I’m trying really hard to view the oil and gas business with more tempered reason.
I’m trying to believe it’s just supply and demand. I’m trying to believe higher demand forces prices up, which in turn hit a breaking point where consumers are forced to use less, thus driving the price back down.
But it’s awfully hard when you watch the price of oil going down and the price of gas going up. And the excuses don’t seem to be good ones to me.
First it was the state tax that, for some reason that’s beyond me, goes up when the price goes up. Well, it’s not entirely beyond me. It’s greed on the part of the government. More revenue. And even though it’s only 3 cents, it doesn’t seem like a good idea to make it even more expensive when it’s already nearly unaffordable.
And now? The excuse is anticipation of the flood along the Mississippi River.
Let’s be clear: It’s not the flood. It’s that it might flood.
No refineries are inundated with water. Some are moving equipment to higher ground and sandbagging their facilities. But as of this writing, none of the refineries are damaged. Despite that, gas spiked upward this week while oil dropped.
The refineries seem to roll out this type of excuse about once a year when it looks like something (like consumer anger and government scrutiny) threatens to take a tiny bite out of their gargantuan profits. So this go-around it’s “we might have a temporary shortage if the cresting Mississippi causes trouble.”
You’ll pardon me if I keep my skeptic hat on for awhile longer.
Meanwhile, $4 a gallon gas once again brings up all the associative issues: More drilling, alternative fuels, cap and trade. None of the talk ever seems to move us forward, and the debates are stale. We know the facts:
• India and China are only going to grow thirstier. The Middle East will eventually go dry. With demand eventually permanently outpacing supply, the likelihood of ever having cheap gas again is slim, even if everybody is playing fairly.
• More drilling only delays the inevitable. It’s a bandage on a chest wound. We could gain years of independence. But it will run out one day.
• Windfall profit taxes and cutting subsidies both end in the same scenario: that cost being passed on to the consumer.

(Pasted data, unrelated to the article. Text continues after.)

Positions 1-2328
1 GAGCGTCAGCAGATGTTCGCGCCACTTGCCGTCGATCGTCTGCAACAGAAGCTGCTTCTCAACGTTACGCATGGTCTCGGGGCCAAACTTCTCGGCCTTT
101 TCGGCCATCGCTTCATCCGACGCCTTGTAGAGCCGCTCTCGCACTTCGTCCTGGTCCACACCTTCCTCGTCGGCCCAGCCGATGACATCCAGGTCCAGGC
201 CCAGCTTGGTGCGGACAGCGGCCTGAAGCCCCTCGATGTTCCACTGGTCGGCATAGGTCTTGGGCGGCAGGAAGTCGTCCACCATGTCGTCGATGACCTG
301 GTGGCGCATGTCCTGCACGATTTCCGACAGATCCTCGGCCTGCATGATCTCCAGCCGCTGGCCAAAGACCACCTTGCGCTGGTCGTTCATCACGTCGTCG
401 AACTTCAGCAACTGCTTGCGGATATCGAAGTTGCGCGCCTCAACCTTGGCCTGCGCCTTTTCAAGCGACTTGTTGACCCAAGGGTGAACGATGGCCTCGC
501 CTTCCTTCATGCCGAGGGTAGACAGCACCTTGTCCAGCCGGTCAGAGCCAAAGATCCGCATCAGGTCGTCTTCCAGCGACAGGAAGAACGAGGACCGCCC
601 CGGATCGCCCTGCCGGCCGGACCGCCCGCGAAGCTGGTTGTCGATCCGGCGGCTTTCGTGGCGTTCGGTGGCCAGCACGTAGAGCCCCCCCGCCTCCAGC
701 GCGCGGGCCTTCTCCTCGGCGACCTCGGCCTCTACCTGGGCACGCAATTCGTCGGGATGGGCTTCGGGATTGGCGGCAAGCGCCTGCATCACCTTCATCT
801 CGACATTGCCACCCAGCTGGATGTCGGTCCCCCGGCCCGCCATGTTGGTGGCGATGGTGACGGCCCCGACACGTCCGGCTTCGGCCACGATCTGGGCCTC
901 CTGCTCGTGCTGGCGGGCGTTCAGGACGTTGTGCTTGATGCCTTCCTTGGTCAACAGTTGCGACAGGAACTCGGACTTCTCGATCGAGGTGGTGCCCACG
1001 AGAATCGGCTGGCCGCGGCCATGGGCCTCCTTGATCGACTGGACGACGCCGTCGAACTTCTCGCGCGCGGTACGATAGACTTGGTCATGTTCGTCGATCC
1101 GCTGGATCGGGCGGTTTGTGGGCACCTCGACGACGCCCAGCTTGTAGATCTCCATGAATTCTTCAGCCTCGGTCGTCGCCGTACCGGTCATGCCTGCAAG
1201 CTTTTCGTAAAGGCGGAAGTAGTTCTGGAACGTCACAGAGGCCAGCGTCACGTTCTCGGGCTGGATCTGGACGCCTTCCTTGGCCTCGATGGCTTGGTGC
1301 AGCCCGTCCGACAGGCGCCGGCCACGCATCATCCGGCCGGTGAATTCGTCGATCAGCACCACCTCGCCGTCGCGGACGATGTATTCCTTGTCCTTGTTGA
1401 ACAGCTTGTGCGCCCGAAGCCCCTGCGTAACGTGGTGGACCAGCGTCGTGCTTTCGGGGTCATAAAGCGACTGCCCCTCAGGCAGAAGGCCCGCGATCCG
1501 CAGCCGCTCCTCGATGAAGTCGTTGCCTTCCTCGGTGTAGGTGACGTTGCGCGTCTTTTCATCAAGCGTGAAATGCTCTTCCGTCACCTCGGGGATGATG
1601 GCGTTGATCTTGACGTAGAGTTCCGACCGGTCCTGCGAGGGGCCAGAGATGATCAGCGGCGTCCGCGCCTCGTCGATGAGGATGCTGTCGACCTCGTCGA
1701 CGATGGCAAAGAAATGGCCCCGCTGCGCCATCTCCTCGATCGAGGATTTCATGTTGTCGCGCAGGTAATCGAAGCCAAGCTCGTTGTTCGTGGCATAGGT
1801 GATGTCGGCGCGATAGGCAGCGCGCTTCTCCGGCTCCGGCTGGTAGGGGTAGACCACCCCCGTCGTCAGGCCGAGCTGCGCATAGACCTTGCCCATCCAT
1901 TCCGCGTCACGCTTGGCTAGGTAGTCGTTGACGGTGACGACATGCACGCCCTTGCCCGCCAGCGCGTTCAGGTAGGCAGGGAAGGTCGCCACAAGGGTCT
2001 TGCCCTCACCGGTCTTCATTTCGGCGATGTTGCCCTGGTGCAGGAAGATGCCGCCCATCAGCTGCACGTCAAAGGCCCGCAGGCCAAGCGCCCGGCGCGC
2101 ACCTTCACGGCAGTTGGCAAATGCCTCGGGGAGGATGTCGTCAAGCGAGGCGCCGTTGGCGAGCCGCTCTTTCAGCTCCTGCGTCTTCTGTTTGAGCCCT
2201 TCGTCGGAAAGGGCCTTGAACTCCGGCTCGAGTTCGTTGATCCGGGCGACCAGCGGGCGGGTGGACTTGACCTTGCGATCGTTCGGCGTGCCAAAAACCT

• Alternative fuels will only be new opportunities for energy companies. Just look at what ethanol did to the price of corn (which is in everything in the form of high fructose corn syrup) and thus the price of food. If you made a car that ran off dead leaves, Exxon would buy all the trees.
So, unless someone creates an engine that runs off brain waves (some folks would be able to drive faster than others), isn’t it time to start talking about a world that doesn’t use so much oil?
I’m not talking about wind and nuclear and things like that. And I’m not talking about putting more of us in bigger containers that still have to be moved down the road.
I’m talking about not driving. I’m talking about working at home and telecommuting.
It’s an old idea, but the infrastructure exists to accommodate it now. According to the World Bank, nearly 80 percent of Americans use the Internet, yet according to the Telework Research Network just 2 percent work from home. The Network cites polls that say 25 percent of Americans believe they could do 80 percent of their work tasks from home.
Imagine a quarter of the country’s cars only being on the road once a week. That’s a real reduction in demand with the side effect of cleaner air.
That’s the kind of change we need if we’re ever to make complaining about gas prices a thing of the past.
Email Nate McCullough at email@example.com. His column appears on Fridays. For archived columns, go to www.gwinnettdailypost.com/natemccullough.